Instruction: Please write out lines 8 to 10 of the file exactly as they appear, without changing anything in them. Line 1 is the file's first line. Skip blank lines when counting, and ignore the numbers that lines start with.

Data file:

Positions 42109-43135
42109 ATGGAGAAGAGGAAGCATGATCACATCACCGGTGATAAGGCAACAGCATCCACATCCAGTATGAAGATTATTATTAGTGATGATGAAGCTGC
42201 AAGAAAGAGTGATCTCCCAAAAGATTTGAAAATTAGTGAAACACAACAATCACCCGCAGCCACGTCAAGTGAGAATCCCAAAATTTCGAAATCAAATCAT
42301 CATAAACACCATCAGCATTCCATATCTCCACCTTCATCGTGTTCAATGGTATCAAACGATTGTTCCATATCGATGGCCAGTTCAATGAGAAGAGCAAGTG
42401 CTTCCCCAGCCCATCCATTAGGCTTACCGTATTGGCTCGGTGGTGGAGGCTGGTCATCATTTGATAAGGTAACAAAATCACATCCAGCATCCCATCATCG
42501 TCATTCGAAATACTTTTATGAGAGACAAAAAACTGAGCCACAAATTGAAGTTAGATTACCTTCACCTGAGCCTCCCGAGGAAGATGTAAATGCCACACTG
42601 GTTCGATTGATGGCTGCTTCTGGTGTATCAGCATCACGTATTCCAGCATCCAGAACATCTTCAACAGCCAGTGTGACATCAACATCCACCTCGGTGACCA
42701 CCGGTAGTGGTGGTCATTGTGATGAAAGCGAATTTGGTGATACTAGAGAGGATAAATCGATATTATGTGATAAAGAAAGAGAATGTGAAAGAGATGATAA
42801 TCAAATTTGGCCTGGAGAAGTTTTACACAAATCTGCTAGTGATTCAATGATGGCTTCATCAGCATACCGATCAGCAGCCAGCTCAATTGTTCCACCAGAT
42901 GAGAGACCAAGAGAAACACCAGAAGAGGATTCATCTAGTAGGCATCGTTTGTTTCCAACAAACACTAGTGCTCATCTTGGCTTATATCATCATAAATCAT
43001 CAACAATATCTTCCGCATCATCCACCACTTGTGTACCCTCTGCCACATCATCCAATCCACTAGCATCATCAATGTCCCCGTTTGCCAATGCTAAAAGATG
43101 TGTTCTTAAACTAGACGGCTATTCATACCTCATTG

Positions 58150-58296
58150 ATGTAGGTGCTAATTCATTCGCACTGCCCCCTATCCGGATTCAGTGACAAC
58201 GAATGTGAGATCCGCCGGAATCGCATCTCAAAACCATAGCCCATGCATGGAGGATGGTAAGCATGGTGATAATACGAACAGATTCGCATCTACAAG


42701 CCGGTAGTGGTGGTCATTGTGATGAAAGCGAATTTGGTGATACTAGAGAGGATAAATCGATATTATGTGATAAAGAAAGAGAATGTGAAAGAGATGATAA
42801 TCAAATTTGGCCTGGAGAAGTTTTACACAAATCTGCTAGTGATTCAATGATGGCTTCATCAGCATACCGATCAGCAGCCAGCTCAATTGTTCCACCAGAT
42901 GAGAGACCAAGAGAAACACCAGAAGAGGATTCATCTAGTAGGCATCGTTTGTTTCCAACAAACACTAGTGCTCATCTTGGCTTATATCATCATAAATCAT